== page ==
Additionally, as mentioned by McCully et al. (2014), the possibility that SN 2012Z-S1 is a single massive star that itself exploded cannot be ruled out yet. Fortunately, it may be possible to distinguish between the Ch-mass binary model and the single massive-star model through HST imaging when SN 2012Z will have faded below the brightness of SN 2012Z-S1 (see also McCully et al. 2014). The simulations for weak deflagration explosions of the Ch-mass WD (Jordan et al., 2012; Kromer et al., 2013; Fink et al., 2014; Kromer et al., 2015) showed that an abundance-enriched bound remnant of the WD will be left after the SN explosion. Also, the companion stars (Marietta et al., 2000; Liu et al., 2012, 2013a, 2013b, 2013c; Pan et al., 2013) are expected to survive from the SN explosion. If the SN 2012Z produces from the C/O WD (or hybrid C/O/Ne WD)+He star scenario, a surviving bound remnant of the WD and He companion star probably be detected in the SN remnants though some distinct features during their long-term post-explosion evolution such as a spatial velocity (if the binary system can be destroyed by the SN explosion, see Jordan et al. 2012), a particular luminosity evolution (Pan et al., 2013; Foley et al., 2014) or even a heavy-element enrichment (Liu et al., 2013c; Pan et al., 2013).

4.3. Uncertainties

In the SD scenario, only a fairly narrow range in the accretion rate will allow stable H- or He-burning to be attained on the surface of the WD, avoiding a nova explosion. In this work, the prescription of optically thick wind model from Hachisu et al. (1999) and He-retention efficiencies from Kato & Hachisu (2004) are used to describe the mass accumulation efficiency of accreting WDs. However, strong constraints on the uncertainties of the mass-retention efficiencies are still lacking (e.g., Shen & Bildsten 2007; Wolf et al. 2013; Piersanti et al. 2014). Different mass-retention efficiencies are expected to somewhat change the results from our binary calculations and thus the BPS results (e.g., see Bours et al. 2013; Toonen et al. 2014; Ruiter et al. 2014; Piersanti et al. 2014). However, we do not expect a significant change in the main conclusions presented in this paper. This issue will be addressed in detail in a forthcoming study.

In addition, there is a selection effect due to the initial conditions (, , ) of the populations. The initial conditions of BPS calculations may sensitively rely on the assumed parameters in specific BPS code, which will lead to some uncertainties on the BPS results (Toonen et al., 2014). For instance, CE evolution, current star-formation rate and initial mass function. However, current constraints on these parameters (e.g., the CE efficiency, see Zorotovic et al. 2010; De Marco et al. 2011; Ivanova et al. 2013) are still weak. For a detailed discussion for the effect of different theoretical uncertainties, see Claeys et al. (2014).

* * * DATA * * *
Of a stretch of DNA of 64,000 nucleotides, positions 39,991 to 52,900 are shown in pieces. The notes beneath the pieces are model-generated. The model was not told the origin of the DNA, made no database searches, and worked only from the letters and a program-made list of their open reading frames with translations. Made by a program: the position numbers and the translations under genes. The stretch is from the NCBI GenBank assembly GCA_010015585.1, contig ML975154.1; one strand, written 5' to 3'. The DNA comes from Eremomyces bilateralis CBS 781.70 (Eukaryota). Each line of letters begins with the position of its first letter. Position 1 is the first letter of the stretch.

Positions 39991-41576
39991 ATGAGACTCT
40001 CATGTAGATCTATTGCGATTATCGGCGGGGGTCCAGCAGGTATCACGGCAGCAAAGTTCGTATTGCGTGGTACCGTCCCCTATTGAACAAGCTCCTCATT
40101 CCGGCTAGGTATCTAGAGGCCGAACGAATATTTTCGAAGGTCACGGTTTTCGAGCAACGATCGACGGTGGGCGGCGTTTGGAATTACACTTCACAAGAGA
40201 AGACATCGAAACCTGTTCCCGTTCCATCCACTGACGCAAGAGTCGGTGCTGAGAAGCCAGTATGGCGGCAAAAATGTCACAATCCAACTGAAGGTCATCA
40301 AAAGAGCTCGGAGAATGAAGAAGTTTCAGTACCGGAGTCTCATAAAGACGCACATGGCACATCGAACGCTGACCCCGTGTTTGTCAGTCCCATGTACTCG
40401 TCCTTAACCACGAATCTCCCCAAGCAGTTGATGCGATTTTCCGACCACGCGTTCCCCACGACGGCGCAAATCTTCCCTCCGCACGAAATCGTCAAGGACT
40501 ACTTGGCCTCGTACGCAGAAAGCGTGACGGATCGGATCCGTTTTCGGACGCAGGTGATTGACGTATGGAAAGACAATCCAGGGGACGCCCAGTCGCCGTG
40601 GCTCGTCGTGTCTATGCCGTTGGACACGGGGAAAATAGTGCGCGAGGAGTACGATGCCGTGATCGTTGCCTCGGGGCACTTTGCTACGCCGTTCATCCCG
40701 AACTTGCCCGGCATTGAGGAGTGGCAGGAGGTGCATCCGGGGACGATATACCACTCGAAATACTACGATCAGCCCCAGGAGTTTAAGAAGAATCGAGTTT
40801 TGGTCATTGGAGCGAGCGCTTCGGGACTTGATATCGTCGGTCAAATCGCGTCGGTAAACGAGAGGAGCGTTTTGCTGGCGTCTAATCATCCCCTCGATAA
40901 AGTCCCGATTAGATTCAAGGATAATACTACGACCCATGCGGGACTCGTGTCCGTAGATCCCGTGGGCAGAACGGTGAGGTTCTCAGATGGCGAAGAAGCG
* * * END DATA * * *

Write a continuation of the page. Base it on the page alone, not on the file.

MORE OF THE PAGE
5. Conclusion and Summary

Some potential progenitor scenarios have been proposed to explain the observational properties of SNe Iax. Although weak deflagrations of Ch-mass WDs seem to be the most promising scenario for SNe Iax (Jordan et al., 2012; Kromer et al., 2013; Foley et al., 2013; Fink et al., 2014; McCully et al., 2014), including the faint SNe Iax such as 2008ha-like events (Kromer et al., 2015). However, the nature of the progenitor systems of SNe Iax is still unclear. In this work, we predict observational features of companion stars of binary progenitor systems at the moment of the SN Iax explosion by performing detailed binary evolution calculations with the 1D stellar evolution code STARS, which will be very helpful for constraining the progenitor systems of SNe Iax through their pre-explosion imaging (e.g., McCully et al. 2014; Foley et al. 2015).

Comparing our results with the observations of SN 2012Z-S1, it is found that our detailed binary evolution calculations for the C/O WD+He star and hybrid WD+He star Ch-mass channel can contribute significantly to the number of systems in the vicinity of SN 2012Z-S1, but it seems the hybrid WD+He star Ch-mass channel is more favorable for the observations of SN 2012Z-S1. However, our BPS calculations for both the C/O WD+He star and the hybrid WD+He star Ch-mass channel produces companion stars as cool as the SN 2012Z-S1 only at very low probability. We thus conclude that the possibility of the He donor star as a companion of SN 2012Z is low based on our BPS predictions, but the possibility cannot be excluded. A further confirmation needs future observations after SN 2012Z will have faded below the brightness of SN 2012Z-S1.